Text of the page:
[40] Accordingly, the Fund would be prohibited from purchasing more than 20% of its net asset value in illiquid assets and holding more than 25% of its net asset value in illiquid assets for a period of 90 days or more.{12}

[41] The definition of "illiquid asset" is set out in NI 81-102 to include:{13}

a portfolio asset that cannot be readily disposed of through market facilities on which public quotations in common use are widely available at an amount that at least approximates the amount at which the portfolio asset is valued in calculating the net asset value per security of the investment fund...

[42] If bitcoin meets this definition of illiquid assets for the purposes of NI 81-102, then the Fund would not comply with NI 81-102, and s. 61(1)(2)(a) of the Act provides that a receipt for the Fund's prospectus shall be refused.

B. Analysis

[43] Staff submits that a receipt for the Fund's prospectus should not be issued because bitcoin is an illiquid asset as defined in NI 81-102. Therefore, the Fund, which would hold bitcoin, would not comply with the restriction against holding illiquid assets in section 2.4 of NI 81-102.

[44] I do not agree with Staff's submission and, for the following reasons, I find that Staff has not shown that bitcoin is an illiquid asset, as defined in NI 81-102.

[45] Staff submits that bitcoin is not currently traded on market facilities comparable to the Toronto Stock Exchange (TSX), where trading activities are subject to real-time monitoring. There is also no central source for trading data concerning bitcoin. Staff argues that the publicly available trading volume data for bitcoin may be inaccurate and the Fund may have difficulties acquiring or liquidating its assets. Staff also notes that the Fund's prospectus itself acknowledges potential liquidity issues, stating that the Fund may not always be able to acquire or liquidate its assets at a desired price, because bitcoin are still maturing assets.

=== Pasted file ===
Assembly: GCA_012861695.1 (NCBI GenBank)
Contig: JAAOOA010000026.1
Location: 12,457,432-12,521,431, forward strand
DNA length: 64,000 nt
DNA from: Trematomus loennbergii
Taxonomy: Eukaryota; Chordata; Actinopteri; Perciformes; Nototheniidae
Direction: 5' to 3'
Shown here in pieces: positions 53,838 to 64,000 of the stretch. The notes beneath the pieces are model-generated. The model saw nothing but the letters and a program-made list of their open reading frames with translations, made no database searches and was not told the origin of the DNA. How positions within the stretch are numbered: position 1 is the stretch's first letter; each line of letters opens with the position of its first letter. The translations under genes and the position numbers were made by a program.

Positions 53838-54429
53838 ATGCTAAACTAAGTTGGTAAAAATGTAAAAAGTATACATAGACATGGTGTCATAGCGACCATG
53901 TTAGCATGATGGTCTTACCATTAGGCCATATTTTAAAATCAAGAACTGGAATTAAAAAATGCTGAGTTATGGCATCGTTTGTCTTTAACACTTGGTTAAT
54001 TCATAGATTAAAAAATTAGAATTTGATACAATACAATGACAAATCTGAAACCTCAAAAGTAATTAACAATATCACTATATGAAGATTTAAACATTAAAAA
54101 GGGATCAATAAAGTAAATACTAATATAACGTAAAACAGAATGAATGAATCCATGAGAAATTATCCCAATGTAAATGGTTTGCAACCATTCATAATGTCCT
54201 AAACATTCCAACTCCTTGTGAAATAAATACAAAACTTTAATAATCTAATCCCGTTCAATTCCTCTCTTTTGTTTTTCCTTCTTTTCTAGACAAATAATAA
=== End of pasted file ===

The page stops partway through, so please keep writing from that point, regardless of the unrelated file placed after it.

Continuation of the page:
[46] Staff adduced evidence about inaccurate trading data (along with allegations of fake and manipulated trading discussed in greater detail in the public interest analysis below) through the affidavits and attached exhibits, and testimony of Mr. Cazan and Ms. Varma. Much of their evidence was about crypto-assets, generally, rather than specifically addressing liquidity issues for bitcoin. I give no weight to their evidence insofar as it relates to non-bitcoin crypto-asset trading, and non-registered exchange trading.

[47] I find that there is sufficient evidence of real volume and real trading in bitcoin on registered exchanges in large dollar size, both in absolute terms and compared to other markets for commodities and equities, which constitutes a liquid market.

[48] The regulation does not define the term "market facility" that is found in the definition of "illiquid asset". Staff argues that "market facility" should be interpreted to imply some form of established and mature trading facility or network, in order to promote a robust valuation of an investment fund's assets.